Viewpoint: Codepink Co-Founder on Corporate Reform

A U.S. Capitol Police officer stopped me as I tried to make my way inside the House Financial Services Subcommittee hearing on AIG compensation last week wearing a sign pinned to my butt that read, "Bonus? My ass!" "I was told by the committee that you can't go in with signs that have profanity," the officer said. "So you'll have to take that off." Then, as I unpinned the sign from my skirt, he whispered, "Not that I don't agree with you."

Members of Codepink, or "the pink ladies," as Congressman Paul E. Kanjorski of the finance subcommittee called us, became a fixture in congressional chambers during the Bush administration, protesting the war in Iraq. We gave voice to the general public sentiment that had turned against the war long before Congress did. We embodied the public outrage that helped sweep Barack Obama into the White House.

Today, while Codepink still rallies and lobbies for an end to the wars in Iraq and Afghanistan, we've become vocal—and visible—opponents of Wall Street bailouts. Once again, we represent the public's anger, this time against the corporate profiteers who, in the words of Sen. Charles Grassley, are "sucking the tit of the taxpayer." We personally share in the anger: one of the women with us inside last week's hearing room was Cynthia Benjamin (no relation), a nurse for 34 years with a son serving in Iraq. She drove to D.C. from upstate New York to give Congress a piece of her mind.

"You're damn right I'm angry," Cynthia told a reporter during a break. "First they took my son, who is serving his second tour of duty in Iraq, and now they took my retirement fund and my 401[k]. What the hell is this government doing?"

Such expressions of public outrage are all too rare inside the halls of Congress or the D.C. Beltway. At public hearings in Congress, the gray-suited K Street corporate lobbyists pay poor people (known in the business as "line standers") to hold their spots in line so they can breeze into the hearings at the last minute, making it almost impossible for the public to get in.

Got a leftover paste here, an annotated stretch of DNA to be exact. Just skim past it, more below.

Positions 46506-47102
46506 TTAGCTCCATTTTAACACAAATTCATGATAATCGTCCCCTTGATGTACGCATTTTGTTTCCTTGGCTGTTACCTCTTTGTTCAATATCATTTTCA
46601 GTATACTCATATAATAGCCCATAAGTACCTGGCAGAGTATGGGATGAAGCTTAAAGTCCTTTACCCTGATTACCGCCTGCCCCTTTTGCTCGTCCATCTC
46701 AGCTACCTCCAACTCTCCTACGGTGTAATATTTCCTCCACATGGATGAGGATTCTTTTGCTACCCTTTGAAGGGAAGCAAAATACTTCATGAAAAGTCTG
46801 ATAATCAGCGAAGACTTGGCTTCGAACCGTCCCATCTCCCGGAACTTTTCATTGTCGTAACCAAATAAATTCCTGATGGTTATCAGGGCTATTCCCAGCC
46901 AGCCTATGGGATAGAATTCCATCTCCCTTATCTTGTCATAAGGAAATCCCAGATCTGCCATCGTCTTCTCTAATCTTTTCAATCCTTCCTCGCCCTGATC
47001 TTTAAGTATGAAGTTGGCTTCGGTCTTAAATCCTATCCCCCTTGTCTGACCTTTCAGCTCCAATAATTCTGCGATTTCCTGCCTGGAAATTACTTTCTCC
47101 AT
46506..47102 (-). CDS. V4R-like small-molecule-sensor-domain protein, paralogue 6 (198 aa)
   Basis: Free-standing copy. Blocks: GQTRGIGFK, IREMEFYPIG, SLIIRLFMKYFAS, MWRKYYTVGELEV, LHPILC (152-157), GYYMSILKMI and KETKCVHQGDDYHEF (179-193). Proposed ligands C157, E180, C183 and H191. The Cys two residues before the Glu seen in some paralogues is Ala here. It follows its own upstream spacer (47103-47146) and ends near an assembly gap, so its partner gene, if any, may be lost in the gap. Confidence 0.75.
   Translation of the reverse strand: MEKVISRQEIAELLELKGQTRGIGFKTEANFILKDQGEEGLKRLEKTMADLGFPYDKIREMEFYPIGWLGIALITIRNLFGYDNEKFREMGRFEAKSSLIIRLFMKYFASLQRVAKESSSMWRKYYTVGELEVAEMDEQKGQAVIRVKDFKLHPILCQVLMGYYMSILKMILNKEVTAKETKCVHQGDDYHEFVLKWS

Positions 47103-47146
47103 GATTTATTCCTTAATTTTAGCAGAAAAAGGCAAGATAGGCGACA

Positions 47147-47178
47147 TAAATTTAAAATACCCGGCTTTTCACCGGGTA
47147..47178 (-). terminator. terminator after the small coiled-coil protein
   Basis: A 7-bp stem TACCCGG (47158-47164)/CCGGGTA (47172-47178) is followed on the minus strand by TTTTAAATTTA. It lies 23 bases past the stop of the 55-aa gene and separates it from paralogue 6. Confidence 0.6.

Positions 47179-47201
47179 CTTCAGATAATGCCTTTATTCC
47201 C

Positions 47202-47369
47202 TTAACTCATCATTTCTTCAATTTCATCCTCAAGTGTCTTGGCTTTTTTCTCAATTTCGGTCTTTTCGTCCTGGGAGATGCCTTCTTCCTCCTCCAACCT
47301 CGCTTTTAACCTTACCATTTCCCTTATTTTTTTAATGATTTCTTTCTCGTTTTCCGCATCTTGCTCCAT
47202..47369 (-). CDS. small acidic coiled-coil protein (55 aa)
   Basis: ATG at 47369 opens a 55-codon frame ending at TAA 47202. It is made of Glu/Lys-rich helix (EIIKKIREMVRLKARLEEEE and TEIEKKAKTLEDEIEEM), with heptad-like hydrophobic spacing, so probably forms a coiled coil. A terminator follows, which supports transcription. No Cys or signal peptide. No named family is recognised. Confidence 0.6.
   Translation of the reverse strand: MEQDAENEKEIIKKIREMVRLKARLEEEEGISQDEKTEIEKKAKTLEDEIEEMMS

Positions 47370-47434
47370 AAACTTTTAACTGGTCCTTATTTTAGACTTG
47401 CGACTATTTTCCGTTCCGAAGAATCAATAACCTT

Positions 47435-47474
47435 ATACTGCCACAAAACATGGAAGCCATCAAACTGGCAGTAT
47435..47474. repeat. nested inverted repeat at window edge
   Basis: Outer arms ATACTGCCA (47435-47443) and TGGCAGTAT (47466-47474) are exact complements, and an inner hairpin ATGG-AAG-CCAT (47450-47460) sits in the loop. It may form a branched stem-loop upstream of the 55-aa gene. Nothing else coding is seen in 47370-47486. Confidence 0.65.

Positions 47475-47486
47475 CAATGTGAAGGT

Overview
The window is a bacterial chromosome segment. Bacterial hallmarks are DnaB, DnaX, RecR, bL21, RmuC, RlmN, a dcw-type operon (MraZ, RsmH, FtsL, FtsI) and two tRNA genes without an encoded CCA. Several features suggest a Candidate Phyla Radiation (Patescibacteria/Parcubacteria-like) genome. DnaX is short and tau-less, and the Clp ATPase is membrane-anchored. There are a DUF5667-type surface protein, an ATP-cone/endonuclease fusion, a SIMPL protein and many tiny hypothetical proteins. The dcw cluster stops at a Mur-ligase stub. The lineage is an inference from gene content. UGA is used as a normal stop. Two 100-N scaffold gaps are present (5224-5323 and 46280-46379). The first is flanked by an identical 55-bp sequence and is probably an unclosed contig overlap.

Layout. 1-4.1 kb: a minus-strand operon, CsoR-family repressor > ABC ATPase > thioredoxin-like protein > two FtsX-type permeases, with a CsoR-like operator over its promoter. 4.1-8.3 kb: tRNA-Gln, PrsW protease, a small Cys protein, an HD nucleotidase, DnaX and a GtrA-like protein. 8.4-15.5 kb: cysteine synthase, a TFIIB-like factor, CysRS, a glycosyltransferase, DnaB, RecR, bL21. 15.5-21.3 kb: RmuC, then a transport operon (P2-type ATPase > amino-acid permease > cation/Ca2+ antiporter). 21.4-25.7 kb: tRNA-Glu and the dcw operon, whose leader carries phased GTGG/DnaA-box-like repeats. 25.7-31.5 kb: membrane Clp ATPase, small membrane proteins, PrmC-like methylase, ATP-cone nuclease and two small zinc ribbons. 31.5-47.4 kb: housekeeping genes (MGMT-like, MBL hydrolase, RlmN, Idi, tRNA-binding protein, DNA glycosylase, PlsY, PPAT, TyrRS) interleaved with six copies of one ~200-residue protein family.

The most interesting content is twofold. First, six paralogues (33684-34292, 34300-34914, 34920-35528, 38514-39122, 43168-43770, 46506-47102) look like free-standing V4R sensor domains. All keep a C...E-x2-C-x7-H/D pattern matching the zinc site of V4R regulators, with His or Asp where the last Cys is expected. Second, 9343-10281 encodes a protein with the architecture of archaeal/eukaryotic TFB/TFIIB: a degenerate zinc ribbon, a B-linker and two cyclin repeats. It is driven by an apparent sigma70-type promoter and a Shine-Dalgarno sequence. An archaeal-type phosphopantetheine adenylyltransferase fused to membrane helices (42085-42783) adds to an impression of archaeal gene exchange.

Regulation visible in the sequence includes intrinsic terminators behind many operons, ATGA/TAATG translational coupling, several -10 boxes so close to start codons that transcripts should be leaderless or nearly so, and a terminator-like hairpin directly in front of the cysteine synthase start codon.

But the public's anger at the corporate greed that spurred our economic crisis has pushed people to work harder to make their voices heard—from swamping the congressional switchboards with calls to camping outside a congressional hearing to guarantee entry. Back in their home districts, lawmakers are besieged by constituents demanding answers, demanding transparency, demanding solutions. Lawmakers need to hear this public outrage and will make better policy if they do. In fact, the one silver lining of this economic debacle is an opening for instituting populist policies that could rein in some of these corporate excesses.

The public has finally woken up to the obscene distortion of values in the corporate world, which includes salaries and bonuses that are simply out of whack. In 1980, CEOs at Fortune 500 firms were paid 42 times the average worker's salary. By 2007, they were being paid on average 364 times as much.

The public has figured this out, and has begun to figure out solutions, too—and demand them. Shareholders, the true owners of corporations, should have the right to vote on major business decisions, including executive compensation. The accounting loophole that allows companies to sequester stock options from regular expenses must be closed, and options should be accounted for in every company's balance sheet. Congress should also do away with the ridiculous tax loophole for managers of hedge funds—the ability to claim their income as capital gains and pay only 15 percent in federal taxes—and put a conclusive end to excessive executive pay by capping tax deductions for executive compensation at 25 times the salary of any company's lowest-paid employee. If that worker received the minimum wage, the deductible for an executive would be capped at $304,200. The company could pay the executive more, but would not receive a tax break for the excess. This would generate more than $5 billion in extra revenues while acting as a check on grossly excessive compensation.

But these solutions alone will not fix the underlying problems with the corporate system that forced us into this mess. We need to create a new legal and regulatory framework that aligns corporations with social needs, including giving greater power to shareholders. A system that requires boards of directors to include representatives of all major stakeholders—workers, government and communities—and enforces collective-bargaining laws that level the balance of power between workers and managers.

The economic crisis, and the public's furor over executive pay and behavior, has provided Congress with an opportunity not just to rein in CEO compensation but also to remake the out-of-touch, irresponsible corporate system. Until that happens, we'll keep wearing our signs.